Metabolic signatures of the fasting event and raceway growth were determined by SDS plots comparing the shrimp harvested prior to the fasting event (ND 63– GD 13), fasted shrimp (GD 20– GD 41) and the shrimp collected to the end of the growout (GD 48– GD 118; Figure 4B and 4C, Table S3(c–d)). SDS calculations revealed that, compared to pre-fasted shrimp, fasted shrimp (Figure 4C top, FAST minus FASTpre ) had metabolomes generally lower in most amino acids (BCAAs, proline, alanine, serine, asparagine, glutamine, histidine, aspartate, glutamate, phenylalanine, and tyrosine), the organic acid lactate, uridine, and the carbohydrates maltose, glucose, glucose-1-phosphate and trehalose, and had higher levels of glycine, arginine, inosine, carnitine, and ADP/ATP. Similar metabolic changes were identified in the SDS comparing post-fasted shrimp to fasted shrimp (Figure 4C middle, FASTpost minus FAST). The metabolite level changes shown in Table S3(c) suggest that energy metabolism was affected and basically the shrimp were in starvation mode. The overall decrease in carbohydrates indicated fuel sources were low and the decrease of nearly all amino acids suggest catabolism of these glucogenic compounds to generate glucose via gluconeogenesis because the exogenous and/or endogenous sources had become insufficient (Table S3(c)). The decreased levels of lactate also indicate contribution to the gluconeogenic supply of glucose for energy needs. Although ADP and ATP are indistinguishable in the shrimp muscle spectra, the increase in ADP would corroborate gluconeogenic activity, while the increase in ATP may be produced from the reduced carbon skeletons of amino acids shuttled through the tricarboxylic acid (TCA) cycle and oxidative phosphorylation pathways. Glycine and arginine are the only amino acids that increased during the fasting. These are the two most abundant amino acids in penaeid muscle tissue  and it seems that a sparing mechanism is in place to save the integrity of the muscle during survival mode. Inosine is the only nucleoside that increased significantly during this stress, implying inhibition of DNA synthesis or perhaps an anti-inflammatory response .
Muscle protein is the main nutritional reserve in shrimp  and this is evident in the above analyses, but lipid metabolism has been suggested as the first energy source during starvation in shrimp , . In this metabolomic study, we focused our attention on the polar metabolites. Although we did not specifically assess the lipid metabolome, we were still capable of identifying biochemical compounds involved in this energy sequestration pathway. Carnitine, which is increased in the fasted muscle tissue, is a marker of fatty acid metabolism. Its main function is to transport fat into the mitochondria of muscle cells for oxidation, ultimately producing energy from the tricarboxylic acid cycle .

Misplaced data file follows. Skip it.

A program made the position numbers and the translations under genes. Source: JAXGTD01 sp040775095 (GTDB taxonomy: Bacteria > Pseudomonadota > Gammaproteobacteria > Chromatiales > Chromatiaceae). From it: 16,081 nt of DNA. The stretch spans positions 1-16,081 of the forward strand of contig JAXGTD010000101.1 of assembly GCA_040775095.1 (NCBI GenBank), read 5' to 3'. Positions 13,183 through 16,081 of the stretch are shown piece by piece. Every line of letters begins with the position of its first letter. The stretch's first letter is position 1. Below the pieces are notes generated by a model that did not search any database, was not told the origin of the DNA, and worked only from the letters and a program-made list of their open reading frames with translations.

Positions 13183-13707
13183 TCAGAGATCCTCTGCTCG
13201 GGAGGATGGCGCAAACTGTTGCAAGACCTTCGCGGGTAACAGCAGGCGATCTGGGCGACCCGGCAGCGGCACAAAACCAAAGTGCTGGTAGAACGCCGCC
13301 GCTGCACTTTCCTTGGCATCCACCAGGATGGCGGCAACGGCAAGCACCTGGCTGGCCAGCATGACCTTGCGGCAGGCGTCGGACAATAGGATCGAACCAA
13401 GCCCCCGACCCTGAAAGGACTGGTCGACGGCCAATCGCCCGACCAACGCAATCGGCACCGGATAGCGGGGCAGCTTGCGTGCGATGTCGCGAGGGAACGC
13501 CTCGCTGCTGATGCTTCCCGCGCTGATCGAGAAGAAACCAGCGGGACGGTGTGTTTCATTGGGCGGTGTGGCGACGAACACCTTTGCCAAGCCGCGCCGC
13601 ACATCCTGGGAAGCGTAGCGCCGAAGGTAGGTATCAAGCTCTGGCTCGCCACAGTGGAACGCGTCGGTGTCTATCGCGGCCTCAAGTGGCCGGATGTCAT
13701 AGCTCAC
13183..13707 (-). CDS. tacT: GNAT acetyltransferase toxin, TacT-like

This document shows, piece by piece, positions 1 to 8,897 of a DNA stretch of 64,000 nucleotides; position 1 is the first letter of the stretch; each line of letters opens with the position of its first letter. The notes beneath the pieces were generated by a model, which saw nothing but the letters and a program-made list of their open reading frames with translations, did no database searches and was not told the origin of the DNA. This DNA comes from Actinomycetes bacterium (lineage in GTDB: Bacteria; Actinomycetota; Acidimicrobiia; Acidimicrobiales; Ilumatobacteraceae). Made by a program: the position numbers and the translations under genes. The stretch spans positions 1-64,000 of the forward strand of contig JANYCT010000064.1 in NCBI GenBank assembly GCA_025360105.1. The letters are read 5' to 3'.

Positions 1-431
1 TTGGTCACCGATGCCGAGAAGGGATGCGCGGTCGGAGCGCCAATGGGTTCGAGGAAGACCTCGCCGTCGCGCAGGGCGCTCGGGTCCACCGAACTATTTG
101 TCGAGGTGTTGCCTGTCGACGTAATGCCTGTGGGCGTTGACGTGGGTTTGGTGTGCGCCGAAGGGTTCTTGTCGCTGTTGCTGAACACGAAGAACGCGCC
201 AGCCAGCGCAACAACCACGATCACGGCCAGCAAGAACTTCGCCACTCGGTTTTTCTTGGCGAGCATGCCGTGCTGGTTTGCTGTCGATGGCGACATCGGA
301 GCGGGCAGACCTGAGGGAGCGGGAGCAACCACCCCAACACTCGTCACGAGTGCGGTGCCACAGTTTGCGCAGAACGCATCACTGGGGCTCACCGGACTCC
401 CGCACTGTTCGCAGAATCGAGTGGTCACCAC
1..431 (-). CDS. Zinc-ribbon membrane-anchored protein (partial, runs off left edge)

Studies have shown biofloc can be a supplement to traditional protein-based feeds, – but bioflocs do not allow for complete nutritional replacement . This metabolomics analysis clearly shows that relying on biofloc as the sole shrimp feed cannot sustain a healthy, growing population. To survive this unfavorable feeding condition, energy is derived from protein turnover, gluconeogenesis, and lipid metabolism to maintain vital processes.
In an intensive growing environment, any stressor affecting the physiological health of an organism gives rise to the concern of disease susceptibility and compromised immune condition. No outbreak of disease or illness following the fasting event was noted. It has been shown that shrimp fed an optimal diet rich in protein prior to the deprivation period maintained immunity for a week longer than shrimp fed a restricted protein diet and were able to physiologically tolerate the starvation for a longer period of time . Biofloc may also have contributed to protection from disease or pathogens during this stress , .
Once feed was reinstated at normal levels, shrimp were able to recover from the deprivation period, both metabolically and in growth. Zhang and colleagues (2010) found that as the period of starvation increased, the reestablishment of normal food intake levels during recovery feeding were delayed, but feed conversion efficiency was higher resulting in a rapid growth spurt that restored levels equivalent to the controls–. This compensatory growth is an adaptation to tolerate moderate periods of food deprivation.
Physiological changes due to growth were observed in comparing pre-fasted shrimp versus post-fasted shrimp identifying increased levels of lactate, arginine, dimethylamine, TMAO and proline, and decreased levels of amino acids, acetoacetate, choline, sarcosine, uridine, AMP, ADP/ATP and betaine in the shrimp ready for harvest (Figure 4C bottom, Table S3(d), FASTpost minus FASTpre). As shrimp mature, growth becomes asymptotic  where anabolic metabolism has slowed and maintaining homeostasis has become the focus. Protein turnover and energy production have reached a steady state.
In comparing the levels of metabolic change occurring in the raceway growth with changes in the nursery growth (Table S3) and the effect of stressors during each production phase, stress during the early stages of growth had a greater metabolic response. This is most likely due to the fact that anabolic development should have been the priority at this life stage and metabolism had to completely shift to detoxification and survival to cope with the ammonia stress. Tolerance to ammonia increases as larvae develop to juveniles in penaeid shrimp ,  and consequently explains the absence of metabolic stress observed in the muscle tissues during a raceway TAN spike on GD27-GD34 and GD83. We must also consider that the nursery analysis consisted of whole body organisms and thus we observed a tissue-averaged metabolism, whereas, the muscle tissue provided only a compartmental (mainly energetic) view of the overall metabolism. Other events, like the NO2-N spikes in the raceway growout, did not have metabolic effects on the muscle tissue analyzed here, however such stressors may have a greater effect (than TAN and starvation) in other tissues and could provide a more complete understanding of the physiological responses of shrimp to different conditional changes experienced throughout the growout.